Kenny Roy Biography
Kenny Roy was just 14 years old when he flew his first solo flight over British Columbia in September of 2004, and made aviation history that day as the youngest African-American pilot licensed to fly a plane on his own in the world. Because Canadian aviation regulations allow 14-year-olds to earn their solo pilot's license, Roy journeyed with another young pilot and adult chaperone in a Cessna 172 aircraft from a Compton, California, airport to a flight-certification center in Vancouver, Canada, in order to earn his credentials. "I didn't want to stop flying because I knew I couldn't fly here solo," he told Jet writer Melody K. Hoffman.
The son of Everson and Linetta Esters, Roy's fascination with flight began when his parents bought him a flight-simulator game for his computer. He discovered a youth aviation program near his home. Roy joined the rigorous program at Tomorrow's Aeronautical Museum, run out of Compton/Woodley Airport. To do so, he had to sign a pledge statement promising not to miss class and to avoid drugs and gangs. In order to receive free flight instruction, he volunteered at the museum. Over time, he managed to log some 50 hours in the skies, and was soon a skilled pilot, according to Robin Petgrave, the museum's founder and the youth-aviation program director, as quoted in Jet."Wedo landing contests for the kids to compete against each other," Petgrave told Hoffman in the Jet article. "I take a dime and put it on the runway. Their task is to take off, fly one traffic pattern and land as close to that dime as possible. And every year we do it, Kenny literally puts the main wheels on that dime. It's difficult for military pilots and this kid can land on the dime at will."
Roy was eager to earn his solo pilot's license, but in the United States the minimum age is 16; in Canada, however, 14-year-olds may qualify. Through the Compton youth-aviation program had Roy met eleven-year-old Jimmy Haywood, another enthusiastic young pilot who had some 20 hours' worth of flying experience. The two decided to make history with a flight to Canada in order for Roy to earn his solo license. They wrote to companies and private individuals, looking for sponsorship for their trip, and also had to submit a written flight plan before they began. With the support of museum officials and numerous well-wishers, the pair took off from Compton/Woodley Airport on a September day in 2004.
Their three-day trip was not a non-stop one: they landed and slept at hotels on the way. Nor were they alone: a certified flight instructor came with them, but the instructor did not fly the Cessna 172, allowing Roy and Haywood to log all the flight hours. At a Vancouver-area airport, Roy submitted to a physical, and then went aloft with a flight instructor. As part of the test, he had to demonstrate stalls, spins, and spiral dives in the plane; back on the ground he took a tough written exam, the Canadian Pre-Solo Aeronautical Test, for which he had studied over a lengthy two-day marathon session. "It was kind of hard, but I knew if I didn't I wouldn't have been happy with myself, because I would have come to Canada for nothing," he told Jet. Roy passed the exam, which made him the youngest black pilot licensed to fly solo in the world. When he earned his license, the other pilots at the Vancouver flight-training center tossed a bucket of water on him, a tradition there. He and Haywood returned home to Compton/Woodley Airport on Saturday, September 25. Haywood had set his own record, as the youngest African-American pilot to make an international roundtrip flight. Their safe landing was a major event at the airport, with family, friends, and even more well-wishers gathered to greet them.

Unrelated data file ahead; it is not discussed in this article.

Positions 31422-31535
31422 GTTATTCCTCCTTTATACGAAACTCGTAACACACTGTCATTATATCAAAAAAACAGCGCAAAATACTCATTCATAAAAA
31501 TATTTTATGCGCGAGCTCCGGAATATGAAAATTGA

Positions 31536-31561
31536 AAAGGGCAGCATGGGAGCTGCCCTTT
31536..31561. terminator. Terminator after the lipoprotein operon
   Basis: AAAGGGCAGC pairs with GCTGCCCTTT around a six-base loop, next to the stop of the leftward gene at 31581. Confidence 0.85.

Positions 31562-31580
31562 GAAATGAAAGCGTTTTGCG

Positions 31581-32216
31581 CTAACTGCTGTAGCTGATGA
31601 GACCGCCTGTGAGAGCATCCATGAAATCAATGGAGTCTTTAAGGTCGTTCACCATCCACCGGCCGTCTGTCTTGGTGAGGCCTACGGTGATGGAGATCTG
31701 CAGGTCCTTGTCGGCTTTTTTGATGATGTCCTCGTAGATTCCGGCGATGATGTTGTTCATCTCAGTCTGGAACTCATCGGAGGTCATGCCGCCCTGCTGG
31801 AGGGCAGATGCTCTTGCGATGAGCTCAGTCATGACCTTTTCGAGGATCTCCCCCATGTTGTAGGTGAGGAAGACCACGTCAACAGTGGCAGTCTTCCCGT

One member of their fan club was Oscar York, president of the Tuskegee Airmen's Los Angeles chapter. The Tuskegee Airmen were a group of World War II fighter pilots who flew missions for the Army Air Force at a time when the U.S. military was still a segregated institution. Roy and Haywood's feat, York said, "should fill them up with pride and confidence in themselves," a report on the Black College View Web site by Tiffany Settles quoted him as saying. "Even if they don't want to fly later in life, it shows you can do something; and they're on their way to a good career, because they have heads that are already turned to the future."
Both Roy and Haywood were impressed by the scenery they witnessed during their flight, which took them over the mountain ranges, lakes, and forests of the western United States and Canada. Back in Compton, Roy returned to his classes as a tenth-grader and focused on his career goal, to become a commercial jet pilot. "It's exciting," a Grand Rapids Press report quoted him as saying. "It helps other kids, too, because they're following me. I set an example for them."
Grand Rapids Press, September 27, 2004, p. A5.
Jet, November 8, 2004, p. 14.
"Young Black Pilots Make Flight History," Blackcol legeview.com, www.blackcollegeview.com/vnews/display.v/ART/2004/10/25/417d31518da61 (March 3, 2005).